College towns may invoke images of team spirit, ambitious students, and enthusiastic alumni, but for the over 78,000 residents of Auburn, Alabama, life in a college town also means an interest in technology and being on the front edge of what advancements offer.
As one of the fastest growing cities in Alabama, demands can come hard and fast, said Britt Johnson, GIS Business Analyst for Auburn. Keeping ahead of the needs that come with that growth also requires keeping pace with technology.
“Being a college town with obviously a lot of tech-savvy citizens, we realized that our old ways of doing business in how citizens could report concerns to us, was something we needed to improve,” he said.
Auburn’s population continues to grow disproportionately to city staff. Staff culture values working smarter, not harder, and therefore leans on IT to help implement efficiencies. Yet even IT runs “a very, very lean ship,” prides Johnson.
“There’s not many of us to support a lot of users,” he said. “So, that’s one place where we certainly lean on technology as much as we can to help us out in that regard.”
As a result, Johnson’s team constantly looks for ways to optimize business processes with technology across the organization. As administrator for Cityworks, Auburn’s enterprise-wide work order, asset management, and permitting system, Johnson saw the need to bring technology to help meet growing needs for public service requests.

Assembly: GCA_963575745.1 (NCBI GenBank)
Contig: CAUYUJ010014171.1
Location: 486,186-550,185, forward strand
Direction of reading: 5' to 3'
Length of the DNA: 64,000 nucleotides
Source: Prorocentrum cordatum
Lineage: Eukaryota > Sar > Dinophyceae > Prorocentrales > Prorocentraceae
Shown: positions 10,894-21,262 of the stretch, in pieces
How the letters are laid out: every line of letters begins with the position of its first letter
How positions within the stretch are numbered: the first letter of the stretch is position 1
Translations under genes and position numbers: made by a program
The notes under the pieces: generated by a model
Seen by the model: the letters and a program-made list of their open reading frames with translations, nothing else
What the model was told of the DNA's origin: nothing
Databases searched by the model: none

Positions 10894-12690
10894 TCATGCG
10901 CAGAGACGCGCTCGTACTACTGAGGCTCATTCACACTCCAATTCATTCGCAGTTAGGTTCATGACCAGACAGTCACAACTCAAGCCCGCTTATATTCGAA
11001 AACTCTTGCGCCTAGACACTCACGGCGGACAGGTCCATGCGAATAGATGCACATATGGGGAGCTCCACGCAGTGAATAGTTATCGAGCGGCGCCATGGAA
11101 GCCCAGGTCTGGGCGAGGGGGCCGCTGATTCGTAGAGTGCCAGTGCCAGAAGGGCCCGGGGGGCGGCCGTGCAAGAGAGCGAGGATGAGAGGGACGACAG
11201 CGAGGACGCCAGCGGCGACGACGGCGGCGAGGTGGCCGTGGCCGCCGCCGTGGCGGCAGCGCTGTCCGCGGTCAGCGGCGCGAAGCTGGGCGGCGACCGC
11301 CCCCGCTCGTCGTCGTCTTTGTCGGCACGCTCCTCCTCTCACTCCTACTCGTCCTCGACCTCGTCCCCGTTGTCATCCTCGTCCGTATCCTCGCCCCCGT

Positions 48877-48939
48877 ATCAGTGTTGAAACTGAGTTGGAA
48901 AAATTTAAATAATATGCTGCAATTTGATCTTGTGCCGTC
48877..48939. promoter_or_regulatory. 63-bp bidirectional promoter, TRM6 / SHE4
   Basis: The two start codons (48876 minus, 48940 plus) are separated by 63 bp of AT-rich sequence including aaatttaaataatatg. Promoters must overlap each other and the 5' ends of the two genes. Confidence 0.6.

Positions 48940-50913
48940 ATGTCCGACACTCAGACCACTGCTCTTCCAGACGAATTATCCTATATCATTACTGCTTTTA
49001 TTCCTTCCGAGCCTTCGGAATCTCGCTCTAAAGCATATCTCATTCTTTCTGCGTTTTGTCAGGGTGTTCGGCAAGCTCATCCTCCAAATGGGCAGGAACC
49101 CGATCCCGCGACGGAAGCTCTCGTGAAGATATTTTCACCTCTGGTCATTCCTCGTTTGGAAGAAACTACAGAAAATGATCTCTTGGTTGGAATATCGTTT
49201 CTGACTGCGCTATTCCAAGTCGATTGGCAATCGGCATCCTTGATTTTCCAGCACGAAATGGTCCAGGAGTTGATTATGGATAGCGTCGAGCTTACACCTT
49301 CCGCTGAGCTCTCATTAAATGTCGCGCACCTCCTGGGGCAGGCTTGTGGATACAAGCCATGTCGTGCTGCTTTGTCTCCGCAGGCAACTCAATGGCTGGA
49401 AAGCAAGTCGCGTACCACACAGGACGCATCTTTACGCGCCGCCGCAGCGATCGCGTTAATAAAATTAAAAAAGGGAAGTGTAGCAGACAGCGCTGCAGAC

“We had most people just calling City Hall and getting transferred around,” he said. “There were generic email addresses posted on the website. We had developed a limited number of custom web forms, but those were generally for a specific use case here and there. There was certainly by no means an all-encompassing one-stop shop approach.”
Routing of requests also created issues, he recalled, as non-emergency requests weren’t appropriate for routing through Auburn’s main call center.
“We didn’t have the budget to set up a dedicated call center for 311-type calls, and these non-emergency requests weren’t appropriate to route through our 911 call center” he added. “We were really looking for a solution where we could catch these requests as they came in, and basically route them straight into Cityworks. We needed to get with the times and be more technologically advanced in ways for citizens to interact with us.”